SHRI ARUN JAITLEY: If my learned friend, Shri Pranab Mukherjee, will let me say, is this a Minister of the Government who honestly wants to investigate this... (Interruptions) ...is my point of order. (Interruptions)
SHRI KAPIL SIBAL: How can you raise it as a point of order? This is not a point of order. (Interruptions)
SHRI KAPIL SIBAL: I am trying to show that as a lawyer you have not done your homework. (Interruptions) You should have done your homework because you make allegations against the Government of the day; you are making allegations against a national party. (Interruptions) You have made allegations against a national party, which has stood the test of time. And, you make serious allegations without looking into the...(Interruptions) I am sorry to say. (Interruptions)
SHRI S.S. AHLUWALIA: Sir, I want to submit. (Interruptions) He is misleading the House. (Interruptions) He is misleading the House. (Interruptions)
SHRI KAPIL SIBAL : Why are you getting frustrated?
SHRI KAPIL SIBAL: Mr. Chairman, Sir, so in the course of this...(Interruptions)...
Nothing will go on record. (Interruptions) Nothing will go on record.
SHRI KAPIL SIBAL: It shows your frustration. ...(Interruptions)...It only shows your frustration. ...(Interruptions)... When I am telling you the facts... ...(Interruptions)...
Mr. Chairman, Sir, so, at the end of that deposition, he asked Dr. Rafi Ali if he could provide us the list. I would insert that list in this place as a record of this Committee and I would be pleased to forward it tomorrow morning. So, the list is given and in that list there is a reference to two entities. One is Shri Bhim Singh, 5.5 million, and Congress Party India, 4 million. This is what happens on February 9, 2005. Then, he talks about one Mr. Dolfer who seems to have verified this. Then comes the report of Charles Dolfer of CIA Iraq Study Group, Director of CIA, September 2004.
And, what does he say? In the Annexure list there are several references to Indian oil having been allocated and lifted. And, he says the report is based on information obtained from the Iraqi sources interrogated by U.S. occupation forces and not independently verified. ...(Interruptions)... It is very sad. ...(Interruptions)... Therefore, the source says it is not independently verified. Volcker does not disclose us the material and Mr. Jaitley says an FIR should be lodged. They do not understand. I could have understood if Mr. Jaitley had shown to me documents from the Volcker report which suggested any linkage between the Congress Party as being a non-contractual beneficiary or Mr. Natwar Singh being a non-contractual beneficiary. I could have understood that. We would not have had this debate because an FIR would have been lodged unlike Tehelka because we are a Government who would certainly lodge a complaint. We will still lodge a complaint if we get the information.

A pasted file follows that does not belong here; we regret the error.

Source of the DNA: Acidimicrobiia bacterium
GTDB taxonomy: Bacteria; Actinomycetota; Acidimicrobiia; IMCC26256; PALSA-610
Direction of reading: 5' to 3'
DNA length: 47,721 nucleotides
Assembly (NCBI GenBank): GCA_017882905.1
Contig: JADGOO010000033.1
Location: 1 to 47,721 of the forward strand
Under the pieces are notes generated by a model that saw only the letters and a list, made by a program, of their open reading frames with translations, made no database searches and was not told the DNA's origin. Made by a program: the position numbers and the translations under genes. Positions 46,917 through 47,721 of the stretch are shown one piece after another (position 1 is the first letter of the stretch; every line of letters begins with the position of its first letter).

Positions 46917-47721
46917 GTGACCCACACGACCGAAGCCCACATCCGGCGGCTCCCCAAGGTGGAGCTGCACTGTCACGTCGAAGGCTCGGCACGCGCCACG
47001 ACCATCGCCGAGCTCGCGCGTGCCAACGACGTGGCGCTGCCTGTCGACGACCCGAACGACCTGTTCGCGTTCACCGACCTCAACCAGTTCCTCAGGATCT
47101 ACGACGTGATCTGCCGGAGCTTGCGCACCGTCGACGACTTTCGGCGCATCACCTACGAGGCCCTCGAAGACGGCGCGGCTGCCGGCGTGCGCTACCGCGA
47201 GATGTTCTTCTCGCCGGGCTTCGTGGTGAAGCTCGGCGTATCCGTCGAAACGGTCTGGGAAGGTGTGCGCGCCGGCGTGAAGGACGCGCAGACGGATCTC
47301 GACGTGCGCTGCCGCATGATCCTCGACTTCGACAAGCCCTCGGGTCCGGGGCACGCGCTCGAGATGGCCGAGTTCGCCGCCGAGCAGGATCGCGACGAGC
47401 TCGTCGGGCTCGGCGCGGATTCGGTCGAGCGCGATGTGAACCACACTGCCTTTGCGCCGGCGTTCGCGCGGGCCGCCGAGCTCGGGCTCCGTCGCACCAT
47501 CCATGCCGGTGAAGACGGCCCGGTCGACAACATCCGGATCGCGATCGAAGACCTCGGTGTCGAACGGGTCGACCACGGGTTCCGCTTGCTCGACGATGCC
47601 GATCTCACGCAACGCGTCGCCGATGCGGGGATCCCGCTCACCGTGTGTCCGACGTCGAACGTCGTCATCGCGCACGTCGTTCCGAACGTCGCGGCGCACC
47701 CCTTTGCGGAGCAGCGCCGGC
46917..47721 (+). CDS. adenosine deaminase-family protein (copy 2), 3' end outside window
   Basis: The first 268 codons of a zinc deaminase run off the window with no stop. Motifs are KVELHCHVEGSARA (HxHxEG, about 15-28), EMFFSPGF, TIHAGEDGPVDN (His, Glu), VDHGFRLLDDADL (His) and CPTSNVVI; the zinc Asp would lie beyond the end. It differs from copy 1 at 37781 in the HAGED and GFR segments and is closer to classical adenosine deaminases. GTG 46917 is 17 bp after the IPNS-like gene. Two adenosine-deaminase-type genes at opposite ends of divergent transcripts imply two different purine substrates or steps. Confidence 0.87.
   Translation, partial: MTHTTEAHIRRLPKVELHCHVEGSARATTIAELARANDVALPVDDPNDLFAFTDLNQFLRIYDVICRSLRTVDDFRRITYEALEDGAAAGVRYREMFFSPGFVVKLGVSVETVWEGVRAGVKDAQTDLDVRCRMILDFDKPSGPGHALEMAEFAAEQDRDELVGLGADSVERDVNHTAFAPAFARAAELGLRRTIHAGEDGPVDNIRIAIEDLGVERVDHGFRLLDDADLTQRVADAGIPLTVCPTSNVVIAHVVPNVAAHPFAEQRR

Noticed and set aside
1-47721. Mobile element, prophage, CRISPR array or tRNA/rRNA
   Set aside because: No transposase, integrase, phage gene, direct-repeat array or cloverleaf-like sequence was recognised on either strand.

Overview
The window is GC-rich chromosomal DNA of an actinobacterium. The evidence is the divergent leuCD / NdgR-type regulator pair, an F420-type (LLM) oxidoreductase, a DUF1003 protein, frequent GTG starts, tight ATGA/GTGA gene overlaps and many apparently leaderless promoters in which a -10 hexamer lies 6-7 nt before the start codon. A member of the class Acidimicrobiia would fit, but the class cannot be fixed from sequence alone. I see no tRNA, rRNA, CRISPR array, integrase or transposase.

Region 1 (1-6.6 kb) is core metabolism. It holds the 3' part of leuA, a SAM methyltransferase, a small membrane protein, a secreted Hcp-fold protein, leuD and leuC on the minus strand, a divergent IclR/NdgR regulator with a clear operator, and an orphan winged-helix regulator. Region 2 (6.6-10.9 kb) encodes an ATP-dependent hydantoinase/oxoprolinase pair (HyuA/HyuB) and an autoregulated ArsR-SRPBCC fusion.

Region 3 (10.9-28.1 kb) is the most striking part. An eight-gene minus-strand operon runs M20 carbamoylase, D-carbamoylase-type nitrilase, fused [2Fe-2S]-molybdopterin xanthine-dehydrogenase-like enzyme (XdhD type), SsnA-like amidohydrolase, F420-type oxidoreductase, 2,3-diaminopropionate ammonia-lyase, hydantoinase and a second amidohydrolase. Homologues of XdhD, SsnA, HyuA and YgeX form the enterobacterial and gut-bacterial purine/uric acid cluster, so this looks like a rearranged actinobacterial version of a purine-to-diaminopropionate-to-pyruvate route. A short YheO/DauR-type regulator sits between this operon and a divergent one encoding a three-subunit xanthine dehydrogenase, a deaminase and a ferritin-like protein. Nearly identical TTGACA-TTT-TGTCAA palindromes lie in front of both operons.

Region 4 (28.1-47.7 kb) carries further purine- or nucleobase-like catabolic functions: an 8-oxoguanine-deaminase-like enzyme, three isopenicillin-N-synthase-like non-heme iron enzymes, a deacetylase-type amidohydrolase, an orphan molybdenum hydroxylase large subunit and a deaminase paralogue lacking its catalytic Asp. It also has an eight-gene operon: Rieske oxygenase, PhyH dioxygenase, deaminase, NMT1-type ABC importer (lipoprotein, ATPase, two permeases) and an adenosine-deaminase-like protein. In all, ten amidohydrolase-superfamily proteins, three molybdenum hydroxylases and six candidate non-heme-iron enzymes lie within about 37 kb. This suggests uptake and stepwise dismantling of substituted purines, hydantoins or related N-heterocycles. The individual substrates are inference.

The point that I am making, Mr. Chairman, Sir, is that this is the state of affairs. The findings of the Volcker Committee report are, apparently -- we don't know, because that is something that we have to find out yet -- based on information which the sources themselves say are not independently verified. Now, what is the task of a Government in this context? What should a responsible Government do? An irresponsible Government like the one that we had in the past would say, forget it, what we see we do not believe. That is the act of an irresponsible Government. But a responsible Government would say, 'yes', there are some names, including the name of the Congress Party which has come in the records of a report headed by Volcker who was the ex-Chief of the Federal Reserve.
Even though we do not know the reasons why those names have come into that report, a responsible Government would say, "still we would like to clear our name. We would like to find out as to why this has happened." And, therefore, we decided to have a Commission of Inquiry. (Interruptions) One second, Mr. Jaitley, don't get worried now. (Interruptions) Don't get worried. (Interruptions) The point is this. What happens is that when there is an over enthusiastic prosecutor and he is dealing with oil, he always slips. That is what happened to you today. He has slipped and fallen on his face because he has not verified anything. Now, a responsible Government said, we want to get at the root of this and that is what the Prime Minister said.
On the first day, the Prime Minister on 30th of October made that statement 'that the documents don't suggest that there is any prima facie proof of any culpability, but we must get at the root of this.' And the same thing was repeated on the 3rd of the following month. In other words, we reacted as a Government should react. When there was a demand of the Opposition, we set up a Commission of Inquiry. My good friends said, no, no, you can't have a Commission of Inquiry, you must have a prosecution. Why? Because a prosecution must be lodged to get at documents. He says that the reason is, under the Commission of Inquiry you can't send a letter rogatory, and he is absolutely right. We are not going to send a letter rogatory till we are prima facie convinced that the Congress Party or Mr. Natwar Singh is involved, or anyone else is involved. He is absolutely right. We are not going to lodge an FIR till we are prima facie convinced that our Party or Mr. Natwar Singh is involved. There is no question. We are here not to please you. We are here to find out what the truth is.
So, look at section 166(a) of the Code of Criminal Procedure. I remember when Mr. Jaitley was making his submission, he was looking at Shri Ram Jethmalani for some approval. Mr. Jethmalani being an outstanding defence lawyer will tell him what the state of evidence of this case is...(Interruptions)..